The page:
Thanks to new state-of-the-art technology from Danfoss Climate Solutions, the hospital “Sygehus Sønderjylland, Sønderborg” has found a way to address the energy crisis. Apart from saving energy costs and increasing comfort, the hospital also becomes an energy provider.
As hospitals across Europe grapple with inflation and staffing shortages, healthcare leaders warn that the energy crisis could also spell trouble for patient care. Fortunately, this is not the case in the Southern part of Denmark: Here, Sygehus Sønderjylland, Sønderborg is at the forefront of the energy crisis. They are getting ready to wave goodbye to fossil fuels and their outdated old gas boilers. Instead, they welcome two new heat pumps, including multiple Danfoss Climate Solutions components that will balance their heating and cooling systems the perfect way.
In Europe, leading health professionals are concerned about patient care and record-high energy bills:
For example, in the U.K., some National Health Service trusts could see their winter energy bills double or triple compared with last year’s, according to an investigation by the British Medical Journal*. That amounts to an additional £2 million per month for those worst affected.
Germany’s Health Minister Karl Lauterbach recently appealed for government help on hospital energy costs. The minister tweeted: “Inflation and high energy costs are threatening the very existence of hospitals. We are working on a solution.”
“When you have a restaurant and your energy prices increase, you can increase the price of your products. You can handle it, perhaps. But we can’t,” said Gerald Gaß to POLITICO. He is the chief executive officer of the German Hospital Federation, which represents all hospitals in the country.
Sønderborg and Danfoss have a solution for future hospitals
In addition to producing direct cooling for the technical installations, scanners, ambulatory clinics, and wards, Sygehus Sønderjylland, Sønderborg will utilize the heat recovered from cooling to meet the hospital process and comfort heat loads while also utilizing surplus heat to keep staff and patients comfortable. And when they generate too much surplus heat, the local heating utility in Sønderborg will transfer the heat to the district energy grid and utilize it to heat private homes. The benefits are a long-term and cost-effective energy solution that supports sustainable development.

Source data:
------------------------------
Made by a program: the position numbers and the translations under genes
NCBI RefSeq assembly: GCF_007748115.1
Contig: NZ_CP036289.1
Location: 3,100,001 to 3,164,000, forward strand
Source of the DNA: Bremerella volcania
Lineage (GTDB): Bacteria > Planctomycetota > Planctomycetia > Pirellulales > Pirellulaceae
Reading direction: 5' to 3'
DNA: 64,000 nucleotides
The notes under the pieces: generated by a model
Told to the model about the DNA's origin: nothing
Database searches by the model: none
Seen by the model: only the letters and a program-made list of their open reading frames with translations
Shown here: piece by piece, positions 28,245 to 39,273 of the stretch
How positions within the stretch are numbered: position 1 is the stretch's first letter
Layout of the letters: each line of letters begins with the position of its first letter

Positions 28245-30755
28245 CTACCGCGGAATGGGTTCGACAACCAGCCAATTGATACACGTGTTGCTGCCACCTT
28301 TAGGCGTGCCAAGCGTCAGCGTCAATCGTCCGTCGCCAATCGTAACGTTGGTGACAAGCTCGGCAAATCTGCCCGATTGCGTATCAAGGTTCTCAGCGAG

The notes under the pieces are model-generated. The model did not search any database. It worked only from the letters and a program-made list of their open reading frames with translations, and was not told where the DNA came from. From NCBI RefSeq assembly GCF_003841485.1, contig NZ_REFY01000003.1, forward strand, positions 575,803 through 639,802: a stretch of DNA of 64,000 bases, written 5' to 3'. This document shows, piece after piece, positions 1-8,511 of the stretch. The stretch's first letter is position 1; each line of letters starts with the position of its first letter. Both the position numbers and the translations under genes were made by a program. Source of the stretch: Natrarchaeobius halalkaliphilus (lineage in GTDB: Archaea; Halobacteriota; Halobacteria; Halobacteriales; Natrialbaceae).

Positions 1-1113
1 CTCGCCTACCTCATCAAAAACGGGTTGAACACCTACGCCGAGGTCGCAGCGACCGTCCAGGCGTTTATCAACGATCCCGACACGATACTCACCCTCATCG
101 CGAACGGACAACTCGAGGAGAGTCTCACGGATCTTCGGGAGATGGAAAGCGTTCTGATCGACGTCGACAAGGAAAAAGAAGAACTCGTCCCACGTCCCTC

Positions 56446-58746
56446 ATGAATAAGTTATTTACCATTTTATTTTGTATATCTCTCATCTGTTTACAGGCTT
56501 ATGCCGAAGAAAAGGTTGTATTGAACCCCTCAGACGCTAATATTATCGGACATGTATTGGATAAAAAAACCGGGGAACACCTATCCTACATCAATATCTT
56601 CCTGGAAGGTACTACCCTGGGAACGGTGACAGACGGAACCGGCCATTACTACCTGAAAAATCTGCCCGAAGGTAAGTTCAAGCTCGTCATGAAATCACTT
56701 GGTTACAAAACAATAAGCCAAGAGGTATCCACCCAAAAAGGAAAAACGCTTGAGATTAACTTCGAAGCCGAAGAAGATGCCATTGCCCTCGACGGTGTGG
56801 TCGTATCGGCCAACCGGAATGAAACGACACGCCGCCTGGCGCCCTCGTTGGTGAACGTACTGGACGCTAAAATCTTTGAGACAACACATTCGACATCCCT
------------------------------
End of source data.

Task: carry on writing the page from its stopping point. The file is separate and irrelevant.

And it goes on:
The strength of this project is the well-organized approach and great collaboration between many different stakeholders. The project is headed by a SteerCo with representatives from the Municipality, the utility, the engineering company, and representatives from the hospitals in the region including Danfoss.
Jesper Møller Iversen, Head of Finance and Planning, Sygehus Sønderjylland, commented:
"With great pleasure, we wave goodbye to fossil fuels at the hospital in Sønderborg and welcome the green transition. As a large organization, we are pleased to be able to make our contribution to this important transition. We expect to gain a lot of good experiences, which can also serve the hospital in Aabenraa, other hospitals in the region, and throughout the country.”
*Exclusive: Hospitals will be hit with “eye watering” energy bills this winter | The BMJ